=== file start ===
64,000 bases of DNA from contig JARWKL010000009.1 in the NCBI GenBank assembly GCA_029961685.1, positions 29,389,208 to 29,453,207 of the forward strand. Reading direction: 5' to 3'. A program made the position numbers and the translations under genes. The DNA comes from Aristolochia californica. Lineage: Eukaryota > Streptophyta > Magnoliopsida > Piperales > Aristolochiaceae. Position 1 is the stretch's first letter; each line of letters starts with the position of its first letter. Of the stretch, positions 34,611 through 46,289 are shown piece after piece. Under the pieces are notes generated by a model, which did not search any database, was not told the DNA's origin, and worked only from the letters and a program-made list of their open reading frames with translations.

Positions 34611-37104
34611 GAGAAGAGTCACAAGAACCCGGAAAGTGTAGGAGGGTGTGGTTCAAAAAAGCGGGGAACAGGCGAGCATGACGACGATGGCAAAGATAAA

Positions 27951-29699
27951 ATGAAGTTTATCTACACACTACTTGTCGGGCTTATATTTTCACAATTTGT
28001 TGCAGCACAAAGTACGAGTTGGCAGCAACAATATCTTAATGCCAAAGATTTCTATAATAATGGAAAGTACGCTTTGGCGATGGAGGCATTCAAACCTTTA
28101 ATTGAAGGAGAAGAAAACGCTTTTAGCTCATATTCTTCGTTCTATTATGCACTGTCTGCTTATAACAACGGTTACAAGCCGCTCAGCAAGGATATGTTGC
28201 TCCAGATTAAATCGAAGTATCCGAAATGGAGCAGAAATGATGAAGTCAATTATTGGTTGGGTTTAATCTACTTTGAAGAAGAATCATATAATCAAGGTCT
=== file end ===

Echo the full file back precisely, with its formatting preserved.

64,000 bases of DNA from contig JARWKL010000009.1 in the NCBI GenBank assembly GCA_029961685.1, positions 29,389,208 to 29,453,207 of the forward strand. Reading direction: 5' to 3'. A program made the position numbers and the translations under genes. The DNA comes from Aristolochia californica. Lineage: Eukaryota > Streptophyta > Magnoliopsida > Piperales > Aristolochiaceae. Position 1 is the stretch's first letter; each line of letters starts with the position of its first letter. Of the stretch, positions 34,611 through 46,289 are shown piece after piece. Under the pieces are notes generated by a model, which did not search any database, was not told the DNA's origin, and worked only from the letters and a program-made list of their open reading frames with translations.

Positions 34611-37104
34611 GAGAAGAGTCACAAGAACCCGGAAAGTGTAGGAGGGTGTGGTTCAAAAAAGCGGGGAACAGGCGAGCATGACGACGATGGCAAAGATAAA

Positions 27951-29699
27951 ATGAAGTTTATCTACACACTACTTGTCGGGCTTATATTTTCACAATTTGT
28001 TGCAGCACAAAGTACGAGTTGGCAGCAACAATATCTTAATGCCAAAGATTTCTATAATAATGGAAAGTACGCTTTGGCGATGGAGGCATTCAAACCTTTA
28101 ATTGAAGGAGAAGAAAACGCTTTTAGCTCATATTCTTCGTTCTATTATGCACTGTCTGCTTATAACAACGGTTACAAGCCGCTCAGCAAGGATATGTTGC
28201 TCCAGATTAAATCGAAGTATCCGAAATGGAGCAGAAATGATGAAGTCAATTATTGGTTGGGTTTAATCTACTTTGAAGAAGAATCATATAATCAAGGTCT